Even in the force’ and road of casualty.

Por. No more, I pray thee; I am hall afeard, I will not choose what many men desire, Thou wilt say anon, he is some kin to thee, Because I will not jump' with common spirits, Thou spend'st such high-day wit in praising him.And rank me with the barbarous multitudes. Come, come, Nerissa; for I long to see Why, then to thee, thou silver treasure-house; Quick Cupid's post, that comes so mannerly. Tell me once more what title thou dost bear; Ner. Bassanio, lord love, if thy will it be! Who chooseth me, shall get as much as he deserves ;

(Exeunt. And well said too: For who shall go about To cozen fortune, and be honourable Without the stamp of merit! Let none presume To wear an undeserved dignity.

ACT III. 0, that estates, degrees, and offices, Were not deriv'd corruptly! and that clear honour SCENE 1.–Venice. A street. Enter Salanio, Were purchas'd by the merit of the wearer!

and Salarino. How many then should cover, that stand bare ?

Salan. Now, what news on the Rialto? How many be commanded, that command ?

Salar. Why, yet it lives there uncheck'd, that How much low peasantry would then be clean'd Antonio hath a ship of rich lading wreck'd on the From the true seed of honour? and how much honour narrow seas; the Goodwins, I think they call the Pick'd from the chaff and ruin of the times, To be new varnishd? Well, but to my choice :

place; a very dangerous flat, and fatal, where the Who chooseth me, shall get as much as he deserves; if my gossip report be an honest woman of her word.

carcases of many a tall ship lie buried, as they say, I will assume desert ;-Give me a key for this, Salan. I would she were as lying a gossip in that, And instantly unlock my fortunes here. Por. Too long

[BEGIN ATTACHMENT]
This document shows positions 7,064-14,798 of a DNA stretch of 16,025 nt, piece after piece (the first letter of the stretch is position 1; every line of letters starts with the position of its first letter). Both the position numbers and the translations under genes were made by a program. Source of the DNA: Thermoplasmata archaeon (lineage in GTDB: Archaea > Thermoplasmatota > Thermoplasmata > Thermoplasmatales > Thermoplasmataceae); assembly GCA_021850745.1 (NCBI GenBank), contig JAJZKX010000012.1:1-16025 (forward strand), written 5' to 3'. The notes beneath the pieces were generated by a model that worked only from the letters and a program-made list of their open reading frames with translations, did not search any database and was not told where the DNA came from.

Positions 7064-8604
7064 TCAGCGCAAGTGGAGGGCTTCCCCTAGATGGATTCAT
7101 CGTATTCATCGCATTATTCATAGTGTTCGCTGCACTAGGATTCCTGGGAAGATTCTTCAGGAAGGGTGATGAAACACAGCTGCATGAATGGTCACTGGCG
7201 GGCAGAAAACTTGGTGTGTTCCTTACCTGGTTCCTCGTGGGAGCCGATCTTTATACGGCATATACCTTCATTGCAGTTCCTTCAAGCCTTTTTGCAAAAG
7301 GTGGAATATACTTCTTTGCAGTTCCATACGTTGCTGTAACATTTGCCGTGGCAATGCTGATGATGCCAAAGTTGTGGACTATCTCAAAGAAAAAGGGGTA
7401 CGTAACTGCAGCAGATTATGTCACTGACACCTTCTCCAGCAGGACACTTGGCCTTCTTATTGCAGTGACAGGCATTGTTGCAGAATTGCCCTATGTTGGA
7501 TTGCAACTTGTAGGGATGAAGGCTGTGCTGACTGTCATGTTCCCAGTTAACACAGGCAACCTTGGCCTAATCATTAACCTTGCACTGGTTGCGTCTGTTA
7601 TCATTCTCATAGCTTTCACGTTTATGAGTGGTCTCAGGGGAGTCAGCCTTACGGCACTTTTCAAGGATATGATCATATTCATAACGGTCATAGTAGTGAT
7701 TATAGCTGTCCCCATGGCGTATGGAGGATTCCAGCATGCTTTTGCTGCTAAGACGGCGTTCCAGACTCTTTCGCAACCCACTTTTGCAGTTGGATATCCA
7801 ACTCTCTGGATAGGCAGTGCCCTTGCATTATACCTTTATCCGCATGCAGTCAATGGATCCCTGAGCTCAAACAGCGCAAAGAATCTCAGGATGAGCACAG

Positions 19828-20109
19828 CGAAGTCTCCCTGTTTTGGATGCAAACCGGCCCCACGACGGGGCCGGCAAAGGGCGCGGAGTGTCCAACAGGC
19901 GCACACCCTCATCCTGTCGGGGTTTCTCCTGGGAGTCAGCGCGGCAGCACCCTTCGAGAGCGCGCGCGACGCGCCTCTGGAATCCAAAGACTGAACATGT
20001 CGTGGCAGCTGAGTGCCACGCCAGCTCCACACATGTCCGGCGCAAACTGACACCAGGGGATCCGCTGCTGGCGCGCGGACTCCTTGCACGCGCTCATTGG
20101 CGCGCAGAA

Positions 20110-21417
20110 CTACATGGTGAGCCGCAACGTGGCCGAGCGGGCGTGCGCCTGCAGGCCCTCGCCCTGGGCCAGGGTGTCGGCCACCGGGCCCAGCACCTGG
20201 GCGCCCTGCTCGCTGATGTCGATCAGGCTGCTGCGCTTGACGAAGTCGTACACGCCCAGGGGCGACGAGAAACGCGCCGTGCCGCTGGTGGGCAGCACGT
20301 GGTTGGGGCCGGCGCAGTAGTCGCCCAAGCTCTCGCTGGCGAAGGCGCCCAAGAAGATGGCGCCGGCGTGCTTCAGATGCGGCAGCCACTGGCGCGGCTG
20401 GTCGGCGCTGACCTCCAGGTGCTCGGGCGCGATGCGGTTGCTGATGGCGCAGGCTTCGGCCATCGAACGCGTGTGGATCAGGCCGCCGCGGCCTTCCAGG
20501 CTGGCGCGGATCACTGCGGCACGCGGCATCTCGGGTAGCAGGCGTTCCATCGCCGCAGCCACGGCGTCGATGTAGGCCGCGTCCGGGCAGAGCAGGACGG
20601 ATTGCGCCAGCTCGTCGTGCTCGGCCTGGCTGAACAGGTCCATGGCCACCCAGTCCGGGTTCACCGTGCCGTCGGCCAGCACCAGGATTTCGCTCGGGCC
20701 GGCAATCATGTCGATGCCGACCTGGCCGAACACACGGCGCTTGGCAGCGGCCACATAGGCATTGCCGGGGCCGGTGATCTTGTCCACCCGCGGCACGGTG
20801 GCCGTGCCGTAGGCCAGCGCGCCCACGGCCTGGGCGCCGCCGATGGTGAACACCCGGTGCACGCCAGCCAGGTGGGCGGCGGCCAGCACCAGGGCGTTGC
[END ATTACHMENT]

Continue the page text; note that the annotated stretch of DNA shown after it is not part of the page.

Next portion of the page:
as ever knapp'd ginger, or made her ncighbours bea pause for that which you find lieve she wept for the death of a third husband : there. Ar. What's here ? the portrait of a blinking idiot, crossing

the plain high-way of talk,-that the good

But it is true,-without any slips of prolixity, or Presenting me a schedule ? I will read it.

Antonio, the honest Antonio,-0 that I had a title How much unlike art thou to Portia ?

good enough to keep his name company!How much unlike my hopes, and my deservings ?

Salar. Come, the full stop. Who chooseth me, shall have as much as he deserves.

Salan. Ha, what say'st thou ?-Why the end Did I deserve no more than a fool's head ?

is, he hath lost a ship. Is that my prize ? are my deserts no better ? Salar. I would it might prove the end of his

Por. To offend, and judge, are distinct offices, losses ! And of opposed natures.

Salan. Let me say amen betimes, lest the devil Ar.

What is here?

cross my prayer; for here he comes in the likeness The fire seven times tried this ;

of a Jew.
Seven times tried that judgment is,
That did never choose amiss :

Enter Shylock.
Some there be, that shadows kiss ;

How now, Shylock? what news among the mer-
Such have but a shadowo's bliss :

chant's ? There be fools alive, I wis, .

Shy. You knew, none so well, none so well as Silver'd o'er; and so was this.

you, of my daughter's flight. Take what wife you will to bed,

Salar. That's certain; 1, for my part, knew the I will ever be your head :

tailor that made the wings she flew withal. So begone, sir, you are sped.

Salan. And Shylock, for his own part, knew the Still more fool I shall appear

bird was fledg'd; and then it is the complexion of By the time I linger here :

them all to leave the dam. With one fool's head I came to woo,

Shy. She is damn'd for it. But I go away with two.